The pressure on the shoulders of any athlete in the spotlight must be immense. Bagging a silly amount of money for competing in the higher echelons of sport usually makes the athlete an easy target for scrutiny and unyielding judgement from fans, is this level of criticism justified?
Palmer’s accident with Romain Grosjean at the Russian Grand Prix was an unfortunate racing incident, but Palmer had another difficult weekend overall, with little running in FP3 and 17 less laps that Nico Hulkenberg in FP2 – Arguably the most important Practice session of the race weekend.
It’s worth bearing in mind that it isn’t uncommon for discontinuity to exist in the resources a team distributes to its driver line-up either. The record and reputation that Nico Hulkenberg brings to the team justifies this, and his performances so far have meant that the works team have some championship points in the bag.
After four races in 2017, Jolyon Palmer has had a nightmare start. Is it due to bad luck on the attrition front, or has he not been delivering as a driver?
His weekend in Melbourne highlighted the fine margins in Formula 1, and how one mistake can write off an entire weekend. His crash in FP2 was his own doing, a costly mistake on entry to the final corner. He completed less running than any other driver, and something was amiss on the rebuild of his damaged RS17. The direction on set-up following the crash didn’t help either, his Qualifying lap was seven-tenths slower than what he’d managed on the shake-down laps at the start of FP2.
That sort of drop off in performance is definitely down to the disrupted balance of the rebuild following the crash, but Palmer did make the mistake in the first place.
In China, the practice running was disrupted due to severe weather until FP3. Palmer had some surprising pace in this session, clocking a time that put him into 9th, and finishing the session quicker than Hulkenberg, who ended up 11th. It set up an optimistic qualifying session for the Brit, but this time, poor luck rather than personal errors cost Palmer and other drivers a shot at a good qualifying result.
When stand-in driver Antonio Giovonazzi put his Sauber into the wall at the end of Q1, Palmer, Ocon and Grosjean were on much quicker laps, but had to abandon them due to the double-yellow flags in the final sector.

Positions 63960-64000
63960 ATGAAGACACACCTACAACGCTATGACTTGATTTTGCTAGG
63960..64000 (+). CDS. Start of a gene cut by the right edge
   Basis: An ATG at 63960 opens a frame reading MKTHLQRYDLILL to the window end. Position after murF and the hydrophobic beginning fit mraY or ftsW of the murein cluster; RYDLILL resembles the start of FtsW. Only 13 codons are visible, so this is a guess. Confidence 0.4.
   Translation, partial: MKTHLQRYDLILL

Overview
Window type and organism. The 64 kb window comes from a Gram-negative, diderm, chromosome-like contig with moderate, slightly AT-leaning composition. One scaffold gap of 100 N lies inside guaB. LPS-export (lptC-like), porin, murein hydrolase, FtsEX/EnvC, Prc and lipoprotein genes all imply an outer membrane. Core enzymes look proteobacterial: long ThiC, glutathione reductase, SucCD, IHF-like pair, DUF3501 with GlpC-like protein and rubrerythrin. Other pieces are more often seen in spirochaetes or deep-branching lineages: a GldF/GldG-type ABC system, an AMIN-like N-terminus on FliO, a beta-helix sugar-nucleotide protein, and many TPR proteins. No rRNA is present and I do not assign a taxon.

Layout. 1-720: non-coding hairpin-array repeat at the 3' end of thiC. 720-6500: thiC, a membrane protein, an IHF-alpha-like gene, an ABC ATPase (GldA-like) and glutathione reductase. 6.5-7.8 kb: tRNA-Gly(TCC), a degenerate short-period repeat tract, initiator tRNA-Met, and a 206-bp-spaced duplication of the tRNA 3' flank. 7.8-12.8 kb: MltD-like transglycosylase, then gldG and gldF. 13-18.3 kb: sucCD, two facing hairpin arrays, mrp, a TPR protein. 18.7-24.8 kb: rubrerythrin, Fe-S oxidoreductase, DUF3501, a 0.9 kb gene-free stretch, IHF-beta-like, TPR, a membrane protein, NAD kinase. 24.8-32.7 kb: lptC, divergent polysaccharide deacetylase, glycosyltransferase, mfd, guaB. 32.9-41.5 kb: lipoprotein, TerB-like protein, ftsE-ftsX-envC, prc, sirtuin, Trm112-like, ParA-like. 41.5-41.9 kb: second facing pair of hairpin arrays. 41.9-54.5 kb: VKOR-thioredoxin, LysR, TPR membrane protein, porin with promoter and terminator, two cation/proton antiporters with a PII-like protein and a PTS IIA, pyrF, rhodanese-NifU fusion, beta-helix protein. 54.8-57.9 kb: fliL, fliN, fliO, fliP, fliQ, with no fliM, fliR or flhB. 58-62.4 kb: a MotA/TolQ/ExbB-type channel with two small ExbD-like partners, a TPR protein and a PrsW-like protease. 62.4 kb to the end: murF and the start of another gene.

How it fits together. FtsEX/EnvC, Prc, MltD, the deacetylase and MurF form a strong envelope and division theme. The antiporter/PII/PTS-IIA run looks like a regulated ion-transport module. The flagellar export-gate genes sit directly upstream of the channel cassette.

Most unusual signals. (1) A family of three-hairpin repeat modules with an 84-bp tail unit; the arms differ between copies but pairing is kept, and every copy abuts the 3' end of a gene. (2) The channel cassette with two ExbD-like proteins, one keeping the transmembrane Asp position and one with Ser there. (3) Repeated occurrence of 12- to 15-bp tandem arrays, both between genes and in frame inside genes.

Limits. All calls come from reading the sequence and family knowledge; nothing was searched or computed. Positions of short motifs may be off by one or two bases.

Palmer and Grosjean were later given a grid penalty for failing to slow down sufficiently in the double-yellow area. This doesn’t show that Palmer was going flat out, merely that he didn’t slow sufficiently enough. His race showed character though, despite starting from the back, he finished 13th just behind Nico Hulkenberg.
For Bahrain, Palmer had his smoothest Friday of the season so far, with a lot of running and lap times that put him firmly in midfield, although Hulkenberg was doing a better job, getting as high as 6th in FP2, half-a-second off the leading Ferrari of Vettel. In FP3, the wheels of momentum fell off of his weekend, after MGU-K problems earlier in the day and some bad decisions on setup. Palmer said,
“I made some changes for the supersoft and the car was an absolute nightmare [in FP3] – I was 20th and the car was all over the place and then Nico has just been on a really steady but really quick weekend so we tried to see what they were doing a little bit on the other side of the garage and it certainly helped.”
– Jolyon Palmer
In qualifying, Palmer put in a strong performance and got into Q3 for the first time in his F1 career. With both Renault’s in Q3, the team looked like they would be on for a good points haul. Hulkenberg was able to convert the performance over a single lap into 9th place and two-points. Palmer’s race was a below-par performance, after the race he said,
“It was a tough race; I had a good fight with Alonso and Kvyat after the safety car bunched everyone up, but the couple of touches with Kvyat didn’t help things.
I didn’t really have the pace to get further after that and the degradation seemed to be more for us than the cars around.”
– Jolyon Palmer
Another weekend passed and Palmer was yet to have an incident-free weekend. The same can be said for Sochi, in which the contact at the first corner has again put Palmer into the spotlight despite it being a sloppy incident involving several drivers.
Many question whether Palmer has a right to be in Formula 1, with some critical of the fact that his father, Jonathan Palmer, has financially assisted his son’s progress in the lower Formula, where Jolyon eventually found success on his own merit.
There are a lot of very wealthy people around Motorsport, but it isn’t a majority who invest back into grassroots racing. It’s worth noting that Jonathan Palmer does this with MSV, maintaining circuits that may not have been maintained and investing in championships that give younger drivers the platform to grow. Tracks like Donington Park, Snetterton, Brands Hatch and Oulton Park, tracks that are hidden from the global following of F1, but are a big part of British Motorsport and host many events. It’s too easy to label Palmer as a “pay” driver because of the fortunate background he has, but you don’t win the GP2 title driving around in a wallet either.
We’re going to reserve our judgement on Jolyon Palmer until he has a complete, hassle-free weekend in 2017. It hasn’t happened yet, so our “Maldonado seal of Approval” will have to wait until then. Renault head to Barcelona with ground to make up in the midfield. Getting consistency between both cars will boost their chances of catching Toro Rosso in the standings.